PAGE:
Dr. Paul Erikson writes:|
"Last year, our family spent the school year volunteering at Selian Hospital in central Tanzania.
I practiced medicine there, heading the children's ward and supervising the outpatient department. The hospital tends to 40,000 patients a year. Our daughter Sophie (13) volunteered in the child health clinic weighing babies, and Mama home-schooled our four daughters, ages 7, 9, 12, and 13.
There was always a child on the ward with HIV or AIDS. The problem is devastating a huge population of Africa. The children were often cared for by their grandparents because both parents were already dead.
The clinic did provide prenatal care. These were women from the villages, many with other children. They were your average families of this African community. One month, we did a study to learn of the prevalence of HIV in these women and found that 34 percent of the women were positive for the virus. They had no knowledge of it.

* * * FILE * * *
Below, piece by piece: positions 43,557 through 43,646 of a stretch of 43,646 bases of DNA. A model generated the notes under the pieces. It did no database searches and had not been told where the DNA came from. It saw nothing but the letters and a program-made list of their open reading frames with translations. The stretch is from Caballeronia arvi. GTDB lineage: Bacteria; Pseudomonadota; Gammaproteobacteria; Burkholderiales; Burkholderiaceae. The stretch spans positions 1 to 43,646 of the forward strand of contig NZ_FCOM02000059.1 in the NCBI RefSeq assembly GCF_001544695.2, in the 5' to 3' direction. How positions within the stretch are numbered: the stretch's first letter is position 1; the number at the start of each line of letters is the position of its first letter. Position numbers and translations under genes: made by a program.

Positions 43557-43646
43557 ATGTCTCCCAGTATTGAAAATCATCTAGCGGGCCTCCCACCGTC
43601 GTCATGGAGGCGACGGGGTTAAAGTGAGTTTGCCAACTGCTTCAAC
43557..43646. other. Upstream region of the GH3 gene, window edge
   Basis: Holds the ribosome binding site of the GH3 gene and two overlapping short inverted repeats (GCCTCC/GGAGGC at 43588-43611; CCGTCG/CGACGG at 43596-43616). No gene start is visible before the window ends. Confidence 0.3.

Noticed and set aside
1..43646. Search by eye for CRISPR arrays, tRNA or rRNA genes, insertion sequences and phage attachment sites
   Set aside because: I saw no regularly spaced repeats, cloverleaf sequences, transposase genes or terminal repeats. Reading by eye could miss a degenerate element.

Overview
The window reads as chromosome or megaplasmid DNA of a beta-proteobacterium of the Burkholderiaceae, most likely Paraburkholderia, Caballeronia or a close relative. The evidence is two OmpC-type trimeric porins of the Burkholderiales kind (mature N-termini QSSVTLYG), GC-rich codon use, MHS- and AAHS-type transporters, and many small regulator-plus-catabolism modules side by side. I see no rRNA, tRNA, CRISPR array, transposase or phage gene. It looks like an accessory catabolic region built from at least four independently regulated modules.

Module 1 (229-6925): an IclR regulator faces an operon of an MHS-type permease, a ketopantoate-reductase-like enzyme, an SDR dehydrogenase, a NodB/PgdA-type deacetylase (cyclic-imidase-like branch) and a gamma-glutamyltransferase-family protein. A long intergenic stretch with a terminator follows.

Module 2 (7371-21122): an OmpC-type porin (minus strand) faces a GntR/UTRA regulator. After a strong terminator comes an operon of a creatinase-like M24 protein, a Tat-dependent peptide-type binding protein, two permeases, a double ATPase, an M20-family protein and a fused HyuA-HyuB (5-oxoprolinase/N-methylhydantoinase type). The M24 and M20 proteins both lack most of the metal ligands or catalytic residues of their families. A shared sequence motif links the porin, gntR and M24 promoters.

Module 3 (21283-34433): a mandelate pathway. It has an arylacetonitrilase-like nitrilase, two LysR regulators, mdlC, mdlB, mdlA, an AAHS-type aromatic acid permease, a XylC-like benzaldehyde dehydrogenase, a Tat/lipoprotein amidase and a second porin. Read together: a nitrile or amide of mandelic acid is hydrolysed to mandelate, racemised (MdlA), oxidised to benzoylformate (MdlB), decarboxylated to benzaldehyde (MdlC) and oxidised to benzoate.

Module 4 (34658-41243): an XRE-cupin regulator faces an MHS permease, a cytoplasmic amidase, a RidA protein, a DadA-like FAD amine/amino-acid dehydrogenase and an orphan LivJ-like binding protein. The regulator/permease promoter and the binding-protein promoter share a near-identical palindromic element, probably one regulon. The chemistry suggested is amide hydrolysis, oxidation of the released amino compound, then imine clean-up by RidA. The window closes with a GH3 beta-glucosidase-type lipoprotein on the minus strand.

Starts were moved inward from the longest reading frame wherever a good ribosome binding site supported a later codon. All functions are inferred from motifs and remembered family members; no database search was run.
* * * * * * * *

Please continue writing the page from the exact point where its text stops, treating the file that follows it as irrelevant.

What we know is that about one-third of babies born to mothers who are infected will be infected also. There were no medicines there to treat HIV or the AIDS disease.
The best hope is preventive education. Selian Hospital had started an HIV prevention program. This is the best hope for this area. Any help to their program would be greatly appreciated.
Dr. Jacobson and the team at Selian Hospital are heroes."